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New prospects for Chinese village doctors

(Xinhua)    09:25, March 27, 2015

KUNMING, March 26 -- As veteran village doctor Deng Qiandui approaches retirement, he dreams of a pension scheme similar to that enjoyed by his urban counterparts.

Deng, 51, who's highest level of education was junior middle school, became a doctor at the Lamadi Village in the Nujiang Valley of underdeveloped southwestern Yunnan Province after six months of training at the township hospital in 1983.

As one of the two doctors in the village, Deng provides basic medical services for 1,030 people but he has not been covered by the social insurance system like his urban and township counterparts.

According to Deng, a township hospital doctor receives a monthly pension of about 2,200 yuan (358 U.S. dollars) after retirement, more than twice what he earns now. In 2009, he earned a little more than 200 yuan every month. Government subsidies have since increase remarkably but are still far from enough.

Deng is one of more than 1 million village doctors in China who have little professional training and are poorly funded. The humble salary and lack of pension have stopped many young people entering into the profession, making medical services in remote areas even more difficult to access for villagers.

For most people in the Lamadi Village, Deng's clinic is the only choice when they get sick, with the closest township hospital four and half hours away by foot through mountain paths.

To ensure a quality medical service in rural areas, the State Council, China's cabinet, released a document for better treatment of village doctors Monday.

The document ensures one doctor for every 1,000 rural residents. These rural doctors will get extra training for free, better opportunities to further education, preference in their future careers, along with higher pay and pensions.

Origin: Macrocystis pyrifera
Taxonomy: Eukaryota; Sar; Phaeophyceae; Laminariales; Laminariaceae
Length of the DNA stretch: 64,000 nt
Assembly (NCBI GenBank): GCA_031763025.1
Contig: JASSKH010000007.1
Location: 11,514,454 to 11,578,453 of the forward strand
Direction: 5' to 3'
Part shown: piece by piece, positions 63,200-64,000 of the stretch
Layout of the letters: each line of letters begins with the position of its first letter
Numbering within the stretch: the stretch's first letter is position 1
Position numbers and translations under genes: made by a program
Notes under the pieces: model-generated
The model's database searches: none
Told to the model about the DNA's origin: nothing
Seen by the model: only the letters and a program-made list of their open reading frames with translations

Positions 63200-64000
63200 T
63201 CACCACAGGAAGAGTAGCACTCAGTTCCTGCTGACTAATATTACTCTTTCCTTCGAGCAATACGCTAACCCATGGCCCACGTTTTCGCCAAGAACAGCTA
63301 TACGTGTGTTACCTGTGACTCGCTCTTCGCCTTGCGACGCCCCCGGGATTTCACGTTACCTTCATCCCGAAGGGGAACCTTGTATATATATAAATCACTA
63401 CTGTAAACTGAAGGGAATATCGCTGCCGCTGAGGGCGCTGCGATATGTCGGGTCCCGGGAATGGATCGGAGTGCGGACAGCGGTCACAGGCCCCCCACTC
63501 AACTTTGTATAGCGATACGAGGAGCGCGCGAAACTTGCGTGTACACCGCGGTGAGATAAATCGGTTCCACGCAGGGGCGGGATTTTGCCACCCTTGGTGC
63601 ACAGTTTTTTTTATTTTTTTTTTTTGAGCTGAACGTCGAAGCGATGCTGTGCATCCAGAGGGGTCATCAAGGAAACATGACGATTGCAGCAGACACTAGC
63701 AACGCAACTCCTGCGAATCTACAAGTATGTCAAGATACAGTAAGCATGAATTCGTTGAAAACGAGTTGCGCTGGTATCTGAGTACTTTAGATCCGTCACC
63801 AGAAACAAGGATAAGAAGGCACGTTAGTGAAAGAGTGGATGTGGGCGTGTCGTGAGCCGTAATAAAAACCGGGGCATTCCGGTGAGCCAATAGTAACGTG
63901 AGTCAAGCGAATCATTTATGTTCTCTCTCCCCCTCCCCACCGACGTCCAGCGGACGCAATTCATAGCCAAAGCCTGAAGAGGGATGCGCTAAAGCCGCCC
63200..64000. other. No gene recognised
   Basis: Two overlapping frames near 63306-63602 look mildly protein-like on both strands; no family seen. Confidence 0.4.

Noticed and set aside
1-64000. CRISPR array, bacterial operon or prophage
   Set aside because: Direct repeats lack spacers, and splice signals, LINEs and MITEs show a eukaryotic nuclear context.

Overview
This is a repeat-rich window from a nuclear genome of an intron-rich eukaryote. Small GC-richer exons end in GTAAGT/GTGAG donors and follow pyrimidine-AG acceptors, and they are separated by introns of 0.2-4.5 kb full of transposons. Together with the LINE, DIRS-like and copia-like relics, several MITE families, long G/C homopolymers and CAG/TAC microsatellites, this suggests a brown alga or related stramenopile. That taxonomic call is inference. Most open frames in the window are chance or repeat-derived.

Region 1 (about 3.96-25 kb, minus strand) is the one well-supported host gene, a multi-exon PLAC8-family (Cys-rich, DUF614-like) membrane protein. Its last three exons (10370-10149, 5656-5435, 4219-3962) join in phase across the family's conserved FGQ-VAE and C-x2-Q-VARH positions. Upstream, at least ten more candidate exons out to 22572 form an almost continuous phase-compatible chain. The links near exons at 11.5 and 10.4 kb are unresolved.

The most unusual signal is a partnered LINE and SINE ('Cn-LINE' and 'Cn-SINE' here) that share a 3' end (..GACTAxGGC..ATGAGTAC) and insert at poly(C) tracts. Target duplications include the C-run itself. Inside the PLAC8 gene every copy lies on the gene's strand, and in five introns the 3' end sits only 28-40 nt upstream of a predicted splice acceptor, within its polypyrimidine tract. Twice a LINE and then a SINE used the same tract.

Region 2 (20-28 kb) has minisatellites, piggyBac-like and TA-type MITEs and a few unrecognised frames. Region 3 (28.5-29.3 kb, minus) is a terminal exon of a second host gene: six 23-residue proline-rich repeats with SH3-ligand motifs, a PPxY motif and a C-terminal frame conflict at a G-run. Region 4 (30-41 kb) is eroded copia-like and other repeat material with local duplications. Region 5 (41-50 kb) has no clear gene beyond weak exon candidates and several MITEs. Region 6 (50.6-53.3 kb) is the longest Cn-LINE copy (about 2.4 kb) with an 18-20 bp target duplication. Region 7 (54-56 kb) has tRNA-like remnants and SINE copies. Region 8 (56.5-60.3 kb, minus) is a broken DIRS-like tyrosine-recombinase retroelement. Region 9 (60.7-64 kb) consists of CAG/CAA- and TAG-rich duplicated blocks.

Village doctors are irreplaceable in China as there are still 800 million people living in the countryside, said Lu Lin, head of the Yunnan provincial disease control and prevention center.

"The root of the crowds of patients in urban hospitals is the lack of effective grassroots medical service," said Lu.

For Deng, a government recognition, decent salary and a pension equal to his township counterparts is what he needs most.

If Deng retires this year, he would get only 60 yuan pension every month like his fellow villagers.

"It is unfair for us whose work is no different with urban and township doctors," said Deng.

In some cases, their job is more difficult, he said, recalling an instance when he had to travel across a steel rope hanging above a river to reach one patients' home.

Deng hopes the government can set up detailed arrangements for them as soon as possible.

To his surprise, Deng's son, 29, a migrant worker in the booming city of Shenzhen in Guangdong Province, wants to come back to be a village doctor.

As village doctors seem to have more prospects after the government push, Deng agreed and decided to send him to a technical secondary school in the Nujiang Prefecture to study medicine.

"In two years he will graduate," Deng said.

(For the latest China news, Please follow People's Daily on Twitter and Facebook)(Editor:Ma Xiaochun,Yao Chun)

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